M&A provisions for Small Companies/ Holding

Looking Beyond the Words
Analyzing Impact Of The Companies Act, 2013 on
Mergers & Acquisitions
February, 2013
Cross-Border M&A
Merger Of Indian Company With Foreign Company
F Co.
F Co.
Foreign and
Merger of I Co. with F Co.
Business of
Indian Co
Business of Indian
Co to continue as
branch of foreign Co
What the New Act Says…
What the Old Act Says…
Merger of Indian company with a foreign company specifically
allowed under the provisions of the New Companies Act
subject to conditions:
It was specifically provided that in relation to a transaction of
merger / amalgamation, the transferee company should be a
company registered under the Companies Act
Allowed only in specified overseas jurisdictions. (No
notification from the MCA on specified overseas
Thus, merger of an Indian company with foreign company
was specifically prohibited
All rights reserved
I Co.
Merger subject to approval from RBI
GDR, cash or a combination of both could be used for
discharge of consideration
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Merger Of Indian Company With Foreign Company (Cont…)
Implications of foreign mergers
Taxability of assets transferred by Indian company to Foreign Co – Exemption under Section 47 (vi) of
the Income Tax Act, available only if the merged company is Indian company – Availing of exemption
Taxability of shares transferred by Indian shareholder in lieu of GDR / cash of Foreign Co- Exemption
under Section 47 (vii) of the Income Tax Act, available only if the merged company is Indian company –
Availing of exemption difficult
Post merger, the Indian business would be considered as branch / permanent establishment of the
Foreign Company
Tax rate applicable to profits of foreign Company would be 43.26% as against 33.99% for domestic
Income of the branch to be determined in accordance with the principles of Article 7 of the relevant
DTAA i.e. profits attributable to the Branch
Relatively easy to repatriate profits from the branch to the parent
Post merger the Branch, would be considered as a foreign company and provisions of Section 592 to
602 of Companies Act would be applicable
All rights reserved
Substantive compliance requirements for Indian companies under Companies Act, would not be
Compliance with RBI regulations, as applicable to Branch applicable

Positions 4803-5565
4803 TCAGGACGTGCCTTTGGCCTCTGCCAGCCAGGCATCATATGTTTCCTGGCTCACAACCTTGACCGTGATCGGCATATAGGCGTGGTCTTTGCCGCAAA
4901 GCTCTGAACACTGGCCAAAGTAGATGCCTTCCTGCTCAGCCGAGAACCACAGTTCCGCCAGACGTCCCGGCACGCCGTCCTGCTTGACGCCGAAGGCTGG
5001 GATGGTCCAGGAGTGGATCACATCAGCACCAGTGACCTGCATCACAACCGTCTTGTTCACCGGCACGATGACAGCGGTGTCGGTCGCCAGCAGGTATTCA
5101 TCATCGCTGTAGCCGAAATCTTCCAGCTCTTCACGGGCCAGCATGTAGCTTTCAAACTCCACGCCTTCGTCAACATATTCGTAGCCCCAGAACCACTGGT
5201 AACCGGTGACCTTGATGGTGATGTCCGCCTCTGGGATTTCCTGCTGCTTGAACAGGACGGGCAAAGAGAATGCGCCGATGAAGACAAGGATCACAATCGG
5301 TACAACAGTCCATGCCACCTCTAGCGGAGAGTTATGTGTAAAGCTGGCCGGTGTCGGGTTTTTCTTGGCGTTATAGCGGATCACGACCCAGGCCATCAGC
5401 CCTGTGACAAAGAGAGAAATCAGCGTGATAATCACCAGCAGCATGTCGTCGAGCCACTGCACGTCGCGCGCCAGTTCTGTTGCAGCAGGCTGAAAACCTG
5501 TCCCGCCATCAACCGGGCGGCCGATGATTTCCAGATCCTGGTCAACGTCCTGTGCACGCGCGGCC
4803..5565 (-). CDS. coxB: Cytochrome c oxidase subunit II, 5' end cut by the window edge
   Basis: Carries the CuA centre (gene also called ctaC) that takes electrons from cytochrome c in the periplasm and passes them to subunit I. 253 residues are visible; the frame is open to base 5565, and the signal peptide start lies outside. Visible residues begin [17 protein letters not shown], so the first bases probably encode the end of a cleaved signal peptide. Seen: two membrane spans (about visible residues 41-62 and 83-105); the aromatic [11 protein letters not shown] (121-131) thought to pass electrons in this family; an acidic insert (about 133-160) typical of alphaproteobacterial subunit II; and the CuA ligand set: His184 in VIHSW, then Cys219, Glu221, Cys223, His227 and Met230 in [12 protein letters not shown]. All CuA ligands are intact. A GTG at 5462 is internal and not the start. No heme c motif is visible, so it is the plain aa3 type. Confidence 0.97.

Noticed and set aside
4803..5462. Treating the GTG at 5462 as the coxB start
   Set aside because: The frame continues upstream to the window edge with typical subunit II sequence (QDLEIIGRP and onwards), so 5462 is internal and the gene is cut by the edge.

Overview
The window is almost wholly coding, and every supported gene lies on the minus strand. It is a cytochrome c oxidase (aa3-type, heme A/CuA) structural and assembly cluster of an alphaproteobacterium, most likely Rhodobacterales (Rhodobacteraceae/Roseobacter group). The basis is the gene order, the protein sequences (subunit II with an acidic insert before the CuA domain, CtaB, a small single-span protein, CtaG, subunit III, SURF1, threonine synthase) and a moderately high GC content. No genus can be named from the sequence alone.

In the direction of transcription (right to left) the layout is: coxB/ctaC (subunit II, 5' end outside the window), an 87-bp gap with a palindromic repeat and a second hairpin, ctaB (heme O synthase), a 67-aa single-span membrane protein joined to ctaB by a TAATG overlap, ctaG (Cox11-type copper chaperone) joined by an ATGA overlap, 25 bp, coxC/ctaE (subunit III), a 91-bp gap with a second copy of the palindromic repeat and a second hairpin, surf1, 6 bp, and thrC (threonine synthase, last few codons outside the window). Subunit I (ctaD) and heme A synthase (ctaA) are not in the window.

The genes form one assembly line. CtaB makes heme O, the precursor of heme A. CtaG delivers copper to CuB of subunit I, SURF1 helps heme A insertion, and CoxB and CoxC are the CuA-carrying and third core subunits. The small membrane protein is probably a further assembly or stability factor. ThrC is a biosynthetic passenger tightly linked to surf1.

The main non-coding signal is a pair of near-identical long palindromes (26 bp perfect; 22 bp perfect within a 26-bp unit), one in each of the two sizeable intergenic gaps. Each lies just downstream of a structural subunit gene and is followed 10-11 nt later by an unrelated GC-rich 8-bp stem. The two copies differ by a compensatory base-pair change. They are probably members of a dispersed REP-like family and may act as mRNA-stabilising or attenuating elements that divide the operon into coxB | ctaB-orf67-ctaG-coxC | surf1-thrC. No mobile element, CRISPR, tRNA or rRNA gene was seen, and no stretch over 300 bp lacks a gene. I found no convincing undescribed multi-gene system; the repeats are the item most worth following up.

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Cross-border M&A – Issues For Consideration
Overseas acquisitions by Indian companies generally through Special Purpose Vehicles(“SPV’s”) incorporated outside India
Section 185 of New Act prohibits any loan/guarantee to subsidiaries ( whose board could be de-facto said to be controlled
or accustomed to act on behalf of holding company)
Circular dated 13 February 2014, allows provision of guarantees/ securities by holding to subsidiaries, only till section 186
(relating to loans and investment by company) of the New Act is notified
The case study below presumes the position after notification of section 186
I Co.
I Co.
100% shares of
Subsidiary (20
Position under New Act
100% shares of
Subsidiary (100
Equity fund – 20
Loan funds - 80
Purchase of
shares of target
for 100 MUSD
Equity fund – 100
Purchase of
shares of target
for 100 MUSD
Entire acquisition to be funded by I Co through self funds.
Leveraged buyouts likely to be affected
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All rights reserved
Situation under Old Act
Domestic Acquisition By Foreign Company
Acquisition structure under old Act
Background and Implications
In various cases, inbound M&A deals have been
structured through ‘Subsidiarization’
Foreign Investor
The subsidiary structure also enabled ease of entry
of foreign investor in a new entity, with desired
Structure feasible under the Old Act as section
372A / 295 of the old Act, allowed loans between
Divesting Co. X
Step I
Slump sale of Division B to
100% subsidiary of Co. X for
a definite consideration
Consideration to reflect as
payable in books of New Co.
Division B
New Co.
Step II
Investment at an agreed
valuation in New Co.
Step III
Investment proceeds to be
used by New Co. to
discharge its liability to
Co.X for slump sale
Section 185 of the New Act, prohibits loan / book
debts to a subsidiary by a holding Company (no
exemptions). Also Section 186, as proposed, does
not contain exemption for loans provided to a
100% subsidiary
This means entire consideration of Slump sale,
should be discharged in cash on Day 1 – Thereby
making structuring of such M&A deal structures
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All rights reserved
Division A
M&A provisions for Small
Companies/ Holding-subsidiary
What's In The Bucket For Small Companies/Holding-Subsidiary ?
Fast track
The New Act, recognizing the need for flexibility, has provided fast track route for merger of small
companies / holding or subsidiary companies
Merger between small companies; or
Merger between holding company and its 100% subsidiary; or
Merger between other class or classes of companies as may be prescribed
Small Company (under the New Act)
Company other than a public company
Paid up capital does not exceed 50 lakh rupees or the amount prescribed (not more than INR 5
Turnover as per last profit and loss – Less than INR 2 crore or the amount prescribed (not more than
INR 20 crore)
All rights reserved
Cannot be a holding / subsidiary company
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Fast Track Merger Scheme – Small Companies/ Holding-Subsidiaries
Notice of the Scheme
Notice of the Scheme to Registrar, OL of both the
Transferee/Transferor Companies
Conduct general meetings of both the
Transferee/Transferor Companies – Approval by
shareholders having 90% of the total share capital
Creditors approval
Transferee/Transferor Companies to gain approval
of their respective creditors representing 90% of
the total value of creditors. (21 days notice for
obtaining approval in writing)
Convening GM
Filing of Scheme with
Company to
file copy of scheme with
the Central Government,
Registrar and OL
Declaration of solvency
Transferee/Transferor Companies to file declaration